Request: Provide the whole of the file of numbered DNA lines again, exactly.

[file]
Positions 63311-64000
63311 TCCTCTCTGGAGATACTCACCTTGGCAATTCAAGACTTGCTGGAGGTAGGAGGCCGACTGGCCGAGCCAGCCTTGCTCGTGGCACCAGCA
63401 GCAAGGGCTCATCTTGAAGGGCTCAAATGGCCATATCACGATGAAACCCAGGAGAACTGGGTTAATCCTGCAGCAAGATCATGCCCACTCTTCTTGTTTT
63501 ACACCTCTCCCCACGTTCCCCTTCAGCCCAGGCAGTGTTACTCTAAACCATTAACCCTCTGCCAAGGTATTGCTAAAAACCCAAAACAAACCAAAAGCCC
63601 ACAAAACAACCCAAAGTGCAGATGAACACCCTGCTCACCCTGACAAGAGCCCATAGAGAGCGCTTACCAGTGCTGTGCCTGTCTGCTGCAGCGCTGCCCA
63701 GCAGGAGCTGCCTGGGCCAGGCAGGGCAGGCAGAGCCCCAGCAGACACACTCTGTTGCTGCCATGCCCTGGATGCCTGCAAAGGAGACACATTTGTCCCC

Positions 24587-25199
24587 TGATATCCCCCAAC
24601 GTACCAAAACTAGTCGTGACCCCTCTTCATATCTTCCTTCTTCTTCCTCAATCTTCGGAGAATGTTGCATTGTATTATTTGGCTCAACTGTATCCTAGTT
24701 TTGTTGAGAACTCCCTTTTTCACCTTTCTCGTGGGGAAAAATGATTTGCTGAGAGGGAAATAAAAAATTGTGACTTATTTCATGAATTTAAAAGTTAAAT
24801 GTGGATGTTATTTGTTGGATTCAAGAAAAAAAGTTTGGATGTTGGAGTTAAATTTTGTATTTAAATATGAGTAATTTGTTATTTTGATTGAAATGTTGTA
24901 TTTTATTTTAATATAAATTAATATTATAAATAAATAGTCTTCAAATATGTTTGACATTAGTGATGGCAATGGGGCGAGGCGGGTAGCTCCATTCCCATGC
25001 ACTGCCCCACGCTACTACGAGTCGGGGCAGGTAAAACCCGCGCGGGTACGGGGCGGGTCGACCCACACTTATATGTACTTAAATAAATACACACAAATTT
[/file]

Positions 63311-64000
63311 TCCTCTCTGGAGATACTCACCTTGGCAATTCAAGACTTGCTGGAGGTAGGAGGCCGACTGGCCGAGCCAGCCTTGCTCGTGGCACCAGCA
63401 GCAAGGGCTCATCTTGAAGGGCTCAAATGGCCATATCACGATGAAACCCAGGAGAACTGGGTTAATCCTGCAGCAAGATCATGCCCACTCTTCTTGTTTT
63501 ACACCTCTCCCCACGTTCCCCTTCAGCCCAGGCAGTGTTACTCTAAACCATTAACCCTCTGCCAAGGTATTGCTAAAAACCCAAAACAAACCAAAAGCCC
63601 ACAAAACAACCCAAAGTGCAGATGAACACCCTGCTCACCCTGACAAGAGCCCATAGAGAGCGCTTACCAGTGCTGTGCCTGTCTGCTGCAGCGCTGCCCA
63701 GCAGGAGCTGCCTGGGCCAGGCAGGGCAGGCAGAGCCCCAGCAGACACACTCTGTTGCTGCCATGCCCTGGATGCCTGCAAAGGAGACACATTTGTCCCC

Positions 24587-25199
24587 TGATATCCCCCAAC
24601 GTACCAAAACTAGTCGTGACCCCTCTTCATATCTTCCTTCTTCTTCCTCAATCTTCGGAGAATGTTGCATTGTATTATTTGGCTCAACTGTATCCTAGTT
24701 TTGTTGAGAACTCCCTTTTTCACCTTTCTCGTGGGGAAAAATGATTTGCTGAGAGGGAAATAAAAAATTGTGACTTATTTCATGAATTTAAAAGTTAAAT
24801 GTGGATGTTATTTGTTGGATTCAAGAAAAAAAGTTTGGATGTTGGAGTTAAATTTTGTATTTAAATATGAGTAATTTGTTATTTTGATTGAAATGTTGTA
24901 TTTTATTTTAATATAAATTAATATTATAAATAAATAGTCTTCAAATATGTTTGACATTAGTGATGGCAATGGGGCGAGGCGGGTAGCTCCATTCCCATGC
25001 ACTGCCCCACGCTACTACGAGTCGGGGCAGGTAAAACCCGCGCGGGTACGGGGCGGGTCGACCCACACTTATATGTACTTAAATAAATACACACAAATTT